By E.S. BROWNING
December 22, 2008
Wall Street Journal
One of the hallmarks of the long market downturns in the 1930s and the 1970s has returned: Rank-and-file investors are losing faith in stocks.
Today's investors are surveying a stock-market collapse and a wave of Wall Street failures and scandals. Many have headed for the exits: Investors pulled a record $72 billion from stock funds overall in October alone, according to the Investment Company Institute, a mutual-fund trade group
Investors' discomfort with stocks has been growing for years, since just after the 2000 selloff of dotcom shares. From 2002 through 2005, investors put an average of $62 billion a year into U.S. stock mutual funds, less than half the annual level of the previous decade. Since 2006, investors have been pulling money out of U.S. stock funds at a rate of about $40 billion a year.
The sustained troubles of the 1930s exposed scandals in speculative instruments. So-called investment trusts used investor money and borrowed funds to buy high-flying securities, sometimes buying stock in one another. Of the 1,183 investment trusts and other funds that existed from 1927 through 1936, more than half had failed by 1937, a government study showed.
The Dow didn't return to its 1929 high until 1954. New York University financial historian Richard Sylla recalls that even in the 1950s, some people were so spooked by the Depression that they were storing money in jars in the basement.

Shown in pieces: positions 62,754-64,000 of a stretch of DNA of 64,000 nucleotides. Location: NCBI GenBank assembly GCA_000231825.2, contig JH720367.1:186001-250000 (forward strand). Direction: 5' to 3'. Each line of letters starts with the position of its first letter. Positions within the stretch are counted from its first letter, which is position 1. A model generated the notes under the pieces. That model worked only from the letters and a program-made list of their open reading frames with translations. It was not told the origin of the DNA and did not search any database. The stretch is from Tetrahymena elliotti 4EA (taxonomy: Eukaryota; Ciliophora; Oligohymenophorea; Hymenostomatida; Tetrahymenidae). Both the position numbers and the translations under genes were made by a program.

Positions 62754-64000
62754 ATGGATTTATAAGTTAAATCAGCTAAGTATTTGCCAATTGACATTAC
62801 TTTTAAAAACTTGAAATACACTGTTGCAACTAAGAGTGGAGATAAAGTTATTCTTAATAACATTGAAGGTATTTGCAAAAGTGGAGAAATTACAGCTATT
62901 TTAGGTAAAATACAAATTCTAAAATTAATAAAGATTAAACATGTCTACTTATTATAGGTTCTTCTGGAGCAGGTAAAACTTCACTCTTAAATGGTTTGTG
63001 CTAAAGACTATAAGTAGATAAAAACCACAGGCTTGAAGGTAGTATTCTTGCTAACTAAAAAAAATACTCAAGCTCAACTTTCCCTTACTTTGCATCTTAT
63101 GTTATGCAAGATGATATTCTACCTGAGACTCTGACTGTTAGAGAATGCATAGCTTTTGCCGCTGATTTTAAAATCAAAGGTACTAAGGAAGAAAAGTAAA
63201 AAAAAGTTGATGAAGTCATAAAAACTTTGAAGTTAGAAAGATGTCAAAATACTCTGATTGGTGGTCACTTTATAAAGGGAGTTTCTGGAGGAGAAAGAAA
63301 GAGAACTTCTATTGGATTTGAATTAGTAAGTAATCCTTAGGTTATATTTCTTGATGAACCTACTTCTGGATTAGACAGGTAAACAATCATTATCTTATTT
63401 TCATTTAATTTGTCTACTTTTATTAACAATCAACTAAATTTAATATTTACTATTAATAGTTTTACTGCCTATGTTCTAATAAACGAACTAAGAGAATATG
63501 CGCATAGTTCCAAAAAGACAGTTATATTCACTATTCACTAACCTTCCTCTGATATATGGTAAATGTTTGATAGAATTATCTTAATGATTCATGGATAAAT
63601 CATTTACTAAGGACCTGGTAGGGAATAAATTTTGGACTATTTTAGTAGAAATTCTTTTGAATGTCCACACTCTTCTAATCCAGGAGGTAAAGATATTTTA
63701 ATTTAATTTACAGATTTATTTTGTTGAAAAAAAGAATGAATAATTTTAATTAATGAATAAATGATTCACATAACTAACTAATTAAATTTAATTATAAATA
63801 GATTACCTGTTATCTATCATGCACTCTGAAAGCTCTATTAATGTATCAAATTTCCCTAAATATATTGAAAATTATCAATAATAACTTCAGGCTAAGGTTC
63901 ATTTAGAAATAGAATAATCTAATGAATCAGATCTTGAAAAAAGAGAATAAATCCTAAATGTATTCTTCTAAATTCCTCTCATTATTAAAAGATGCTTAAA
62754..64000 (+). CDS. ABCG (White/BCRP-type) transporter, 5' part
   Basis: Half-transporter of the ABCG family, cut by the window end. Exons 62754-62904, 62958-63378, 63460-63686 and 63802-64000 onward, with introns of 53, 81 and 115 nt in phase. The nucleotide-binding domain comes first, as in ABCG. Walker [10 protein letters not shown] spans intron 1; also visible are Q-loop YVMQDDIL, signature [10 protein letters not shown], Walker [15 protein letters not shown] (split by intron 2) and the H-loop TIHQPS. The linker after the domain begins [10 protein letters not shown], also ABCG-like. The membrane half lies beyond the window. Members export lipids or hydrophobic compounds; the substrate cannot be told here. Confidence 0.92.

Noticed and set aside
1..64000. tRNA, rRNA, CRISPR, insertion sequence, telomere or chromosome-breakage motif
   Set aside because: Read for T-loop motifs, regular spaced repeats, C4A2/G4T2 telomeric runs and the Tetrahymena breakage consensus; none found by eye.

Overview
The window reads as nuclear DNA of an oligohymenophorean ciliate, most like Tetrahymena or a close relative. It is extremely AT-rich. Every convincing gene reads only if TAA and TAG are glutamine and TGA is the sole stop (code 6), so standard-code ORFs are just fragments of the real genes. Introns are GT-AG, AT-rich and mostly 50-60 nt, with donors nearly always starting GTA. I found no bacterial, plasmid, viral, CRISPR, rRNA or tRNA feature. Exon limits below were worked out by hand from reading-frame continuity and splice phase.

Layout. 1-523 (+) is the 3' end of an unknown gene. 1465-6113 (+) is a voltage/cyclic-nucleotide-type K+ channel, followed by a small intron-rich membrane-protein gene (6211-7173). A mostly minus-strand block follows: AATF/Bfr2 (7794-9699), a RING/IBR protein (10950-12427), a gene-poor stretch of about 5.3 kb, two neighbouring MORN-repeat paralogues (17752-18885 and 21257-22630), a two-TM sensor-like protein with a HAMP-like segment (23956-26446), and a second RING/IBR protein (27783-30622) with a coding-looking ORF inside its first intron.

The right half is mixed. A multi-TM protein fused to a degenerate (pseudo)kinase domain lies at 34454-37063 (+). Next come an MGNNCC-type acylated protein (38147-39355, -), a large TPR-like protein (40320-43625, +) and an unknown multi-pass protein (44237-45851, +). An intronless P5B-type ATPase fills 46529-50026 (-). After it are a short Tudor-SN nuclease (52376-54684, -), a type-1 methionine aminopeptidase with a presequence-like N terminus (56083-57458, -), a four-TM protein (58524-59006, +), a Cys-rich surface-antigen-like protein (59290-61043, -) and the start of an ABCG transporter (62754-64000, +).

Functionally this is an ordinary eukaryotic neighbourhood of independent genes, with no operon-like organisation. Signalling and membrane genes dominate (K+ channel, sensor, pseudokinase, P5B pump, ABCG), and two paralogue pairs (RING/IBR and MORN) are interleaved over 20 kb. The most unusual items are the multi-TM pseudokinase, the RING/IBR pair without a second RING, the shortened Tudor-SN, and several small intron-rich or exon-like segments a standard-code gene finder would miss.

The stock recovery of the 1940s and 1950s became a speculative boom in the 1960s, marked by the so-called Nifty Fifty stocks that brokers said would rise for years. They didn't.
In 1966, the Dow flirted with the 1000 level, then shed 25%. That bull-and-bear pattern would repeat for 16 years amid inflation and soaring oil prices. Investor confidence was hammered again.
That confidence has been shaken by two bad bear markets in less than a decade. Between 2000 and 2002, the Dow fell 38% and the Nasdaq Composite Index shed 78%. This year's market collapse knocked 47% off the Dow in just over 12 months, returning stocks to 1997 levels. As of Friday, the Dow still was 39% off its 2007 record.
In 2001, people's hopes for stocks were extremely high. Only 5% of those surveyed expected average annual stock returns in the coming decade to be 5% or less, according to University of Oregon Prof. Paul Slovic, whose company, Decision Research, conducts the surveys. Today, nearly one-third of those surveyed expect such stock weakness, reflecting the decline in investor optimism.
But there is a surprising amount of optimism left. More than half of the small investors surveyed still expect annual gains of 10% or more over the next decade -- at, or above, historical averages.
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